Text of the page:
10. A wireless remote control system according to claim 2 wherein a plurality of clock signals are derived from the fundamental and at least one harmonic frequency of a carrier signal transmitted by the base station.
11. A wireless remote control system according to claim 1 wherein a plurality of clock signals are derived from the fundamental and at least one harmonic frequency of a carrier signal transmitted by the base station.
12. A wireless remote control system according to claim 1 wherein the remote station has a plurality of transmitting means and/or receiving means arranged to transmit and/or receive at different carrier frequencies.
13. A wireless remote control system according to claim 11 wherein the remote station has a plurality of transmitting means and/or receiving means arranged to transmit and/or receive at different carrier frequencies.
Description
RELATED APPLICATIONS

This Patent application is a 35 U.S.C. 371 National Phase Entry of International Application PCT/GB03/00404, filed 31 Jan. 2003 with priority of United Kingdom applications 0202271.3 and 0202270.5 both, filed 31 Jan. 2002.

BACKGROUND AND FIELD OF THE INVENTION

The present invention relates to improvements in the design and operation of wireless remote control systems, and is particularly, although not exclusively, concerned with telemetry systems, whereby sensors are controlled and monitored remotely so as to monitor conditions in a harsh environment such as, for example, an engine or a gearbox. The applicant's own paper, “A Digital Electronic Solution to Piston Telemetry”, SAE Technical paper series no. 2000-01-2032, discloses a prior telemetry system for use in a piston.

Wireless piston telemetry in which a transceiver mounted within a piston transmits signals from one or more sensors to a base station, situated outside the hostile environment of the piston, has provided a more versatile and more useful means of monitoring the conditions to which pistons are subjected, than have prior, hard-wired systems, which involve complicated electrical connections between the sensor(s) and the processing unit (base station) which is typically mounted externally of the piston and, usually, on the wall of the crankcase. However, even the prior art wireless systems are subject to problems.

For example, the piston circuitry must have a power source in order to transmit signals from the sensor to the processing unit. A known prior art system uses a battery, located in situ with the sensors and their associated circuitry, including a transceiver, to supply the circuitry with power. In order to supply power to the circuitry a switch must be closed. However, this has to be done before the piston is installed in the engine, and once the piston is installed the switch can only be accessed by dismantling the engine. Because of this the power remains “on” and the battery continues to discharge for as long as the piston is in the engine. Furthermore, the average lifespan of the conventional batteries is approximately 4 hours, and standard engine testing techniques require engines to run continuously for up to 100 hours.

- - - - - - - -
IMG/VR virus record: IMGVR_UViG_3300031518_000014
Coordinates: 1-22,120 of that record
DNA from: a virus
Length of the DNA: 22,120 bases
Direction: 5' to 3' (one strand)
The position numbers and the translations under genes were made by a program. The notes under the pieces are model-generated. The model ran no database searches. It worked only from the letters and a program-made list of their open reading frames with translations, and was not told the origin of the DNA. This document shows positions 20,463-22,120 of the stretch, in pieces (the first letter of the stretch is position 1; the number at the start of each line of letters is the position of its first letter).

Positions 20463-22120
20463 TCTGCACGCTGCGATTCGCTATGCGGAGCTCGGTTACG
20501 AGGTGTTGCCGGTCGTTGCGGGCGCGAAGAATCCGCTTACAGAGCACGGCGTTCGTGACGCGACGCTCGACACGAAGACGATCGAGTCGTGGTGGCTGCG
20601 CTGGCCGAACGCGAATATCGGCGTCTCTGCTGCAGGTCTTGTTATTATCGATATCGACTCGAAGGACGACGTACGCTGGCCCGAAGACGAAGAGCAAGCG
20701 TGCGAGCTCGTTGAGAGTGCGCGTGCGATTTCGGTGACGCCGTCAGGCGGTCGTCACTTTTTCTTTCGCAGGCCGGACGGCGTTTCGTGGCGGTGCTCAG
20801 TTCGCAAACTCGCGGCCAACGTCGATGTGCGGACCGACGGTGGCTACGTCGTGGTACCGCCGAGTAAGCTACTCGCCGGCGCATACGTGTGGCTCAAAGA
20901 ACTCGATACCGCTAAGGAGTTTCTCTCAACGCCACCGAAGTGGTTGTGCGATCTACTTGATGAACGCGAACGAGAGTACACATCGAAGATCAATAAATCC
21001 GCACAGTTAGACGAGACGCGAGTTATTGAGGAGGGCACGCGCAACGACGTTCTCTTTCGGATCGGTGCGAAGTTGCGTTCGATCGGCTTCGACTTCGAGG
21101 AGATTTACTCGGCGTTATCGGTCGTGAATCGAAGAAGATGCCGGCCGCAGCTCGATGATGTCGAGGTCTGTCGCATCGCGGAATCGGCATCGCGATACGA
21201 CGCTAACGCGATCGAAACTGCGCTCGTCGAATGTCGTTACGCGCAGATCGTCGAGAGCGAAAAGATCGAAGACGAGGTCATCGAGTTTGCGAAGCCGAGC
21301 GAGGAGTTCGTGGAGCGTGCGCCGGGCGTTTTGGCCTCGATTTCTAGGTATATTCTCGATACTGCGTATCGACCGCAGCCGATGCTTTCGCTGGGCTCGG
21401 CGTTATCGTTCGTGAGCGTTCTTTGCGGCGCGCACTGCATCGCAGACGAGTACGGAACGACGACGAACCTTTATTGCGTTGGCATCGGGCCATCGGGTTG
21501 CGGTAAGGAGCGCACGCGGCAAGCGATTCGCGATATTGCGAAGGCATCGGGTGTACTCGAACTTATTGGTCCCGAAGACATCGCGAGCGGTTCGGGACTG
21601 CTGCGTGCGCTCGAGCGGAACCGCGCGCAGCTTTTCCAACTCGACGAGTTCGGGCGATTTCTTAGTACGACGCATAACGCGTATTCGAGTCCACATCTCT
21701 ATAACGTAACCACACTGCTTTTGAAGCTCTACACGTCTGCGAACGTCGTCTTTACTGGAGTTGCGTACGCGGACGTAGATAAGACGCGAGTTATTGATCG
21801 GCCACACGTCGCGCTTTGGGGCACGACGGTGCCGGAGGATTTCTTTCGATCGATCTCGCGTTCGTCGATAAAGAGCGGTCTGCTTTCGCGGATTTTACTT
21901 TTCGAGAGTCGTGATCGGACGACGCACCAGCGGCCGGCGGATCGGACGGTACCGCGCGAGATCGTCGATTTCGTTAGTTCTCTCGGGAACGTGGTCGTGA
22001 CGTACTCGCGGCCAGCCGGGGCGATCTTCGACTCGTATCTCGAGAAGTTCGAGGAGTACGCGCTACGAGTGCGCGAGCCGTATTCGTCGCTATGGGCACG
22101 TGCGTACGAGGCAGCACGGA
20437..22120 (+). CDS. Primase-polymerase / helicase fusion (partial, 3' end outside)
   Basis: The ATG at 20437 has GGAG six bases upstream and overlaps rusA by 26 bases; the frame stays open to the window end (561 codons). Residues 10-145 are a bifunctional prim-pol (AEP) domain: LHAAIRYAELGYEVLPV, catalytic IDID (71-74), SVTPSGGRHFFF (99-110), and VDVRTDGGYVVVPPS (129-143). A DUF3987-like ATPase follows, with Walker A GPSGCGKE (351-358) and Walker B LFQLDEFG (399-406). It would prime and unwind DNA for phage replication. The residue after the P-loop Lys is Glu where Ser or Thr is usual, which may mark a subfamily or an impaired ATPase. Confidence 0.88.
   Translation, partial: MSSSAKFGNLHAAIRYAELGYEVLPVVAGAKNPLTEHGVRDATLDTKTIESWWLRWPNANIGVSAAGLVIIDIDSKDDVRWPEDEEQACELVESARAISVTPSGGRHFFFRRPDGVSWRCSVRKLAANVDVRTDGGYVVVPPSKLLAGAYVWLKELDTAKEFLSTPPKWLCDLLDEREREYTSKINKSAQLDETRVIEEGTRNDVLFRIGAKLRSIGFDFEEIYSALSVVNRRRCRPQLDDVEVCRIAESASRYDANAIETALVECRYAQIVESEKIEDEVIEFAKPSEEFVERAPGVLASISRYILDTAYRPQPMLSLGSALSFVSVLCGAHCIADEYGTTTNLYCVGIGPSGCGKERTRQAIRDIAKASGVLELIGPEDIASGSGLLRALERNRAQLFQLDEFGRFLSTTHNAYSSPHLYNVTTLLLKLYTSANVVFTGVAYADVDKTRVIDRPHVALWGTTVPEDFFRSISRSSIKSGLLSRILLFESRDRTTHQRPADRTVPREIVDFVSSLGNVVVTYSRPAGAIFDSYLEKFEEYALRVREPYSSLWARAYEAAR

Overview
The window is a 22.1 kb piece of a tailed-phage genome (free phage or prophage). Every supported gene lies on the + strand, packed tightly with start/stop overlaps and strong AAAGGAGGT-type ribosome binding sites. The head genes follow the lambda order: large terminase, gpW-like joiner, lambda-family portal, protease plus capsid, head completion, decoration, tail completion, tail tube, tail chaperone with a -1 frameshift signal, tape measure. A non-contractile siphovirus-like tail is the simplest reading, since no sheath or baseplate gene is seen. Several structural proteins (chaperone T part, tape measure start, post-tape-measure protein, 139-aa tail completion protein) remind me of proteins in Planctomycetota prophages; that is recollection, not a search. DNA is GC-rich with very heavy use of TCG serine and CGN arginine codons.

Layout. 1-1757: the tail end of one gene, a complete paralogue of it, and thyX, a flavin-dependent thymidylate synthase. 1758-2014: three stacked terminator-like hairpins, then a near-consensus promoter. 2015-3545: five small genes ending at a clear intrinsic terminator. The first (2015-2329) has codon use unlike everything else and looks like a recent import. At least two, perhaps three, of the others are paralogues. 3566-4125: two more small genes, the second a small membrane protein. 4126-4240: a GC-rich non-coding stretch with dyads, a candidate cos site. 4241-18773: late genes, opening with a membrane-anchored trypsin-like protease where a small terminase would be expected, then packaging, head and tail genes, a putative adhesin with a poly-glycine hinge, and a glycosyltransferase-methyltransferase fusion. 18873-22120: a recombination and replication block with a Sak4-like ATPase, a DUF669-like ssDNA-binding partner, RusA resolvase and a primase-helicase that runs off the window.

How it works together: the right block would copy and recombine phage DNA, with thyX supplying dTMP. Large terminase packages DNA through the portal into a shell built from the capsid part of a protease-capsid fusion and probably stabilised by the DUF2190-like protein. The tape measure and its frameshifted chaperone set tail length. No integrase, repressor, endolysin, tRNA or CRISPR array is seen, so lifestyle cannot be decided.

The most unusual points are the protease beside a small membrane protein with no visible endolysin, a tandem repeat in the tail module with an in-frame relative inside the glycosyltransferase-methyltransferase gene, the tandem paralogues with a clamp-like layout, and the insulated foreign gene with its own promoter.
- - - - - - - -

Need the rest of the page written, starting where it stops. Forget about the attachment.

To overcome the problem of the lifetime of the battery, power generation systems have been proposed which aim to recharge the battery mounted within the piston. However, those currently available require the piston to be modified and/or cause other components to perform in such a way that the motion of the piston may be influenced. This causes the engine to function other than as intended, and possibly increases the temperature inside the piston, which has an adverse effect on the circuitry inside the piston. Therefore any results obtained may be subject to errors.

A further problem with prior wireless telemetry systems is that even though the battery may be charged when the engine is running, as soon as the engine is switched off the battery begins to discharge, since the circuit is still operational and drawing a current. If the battery discharges fully before the engine is switched on again, there will be no energy in the battery to perform pre-runtime checks.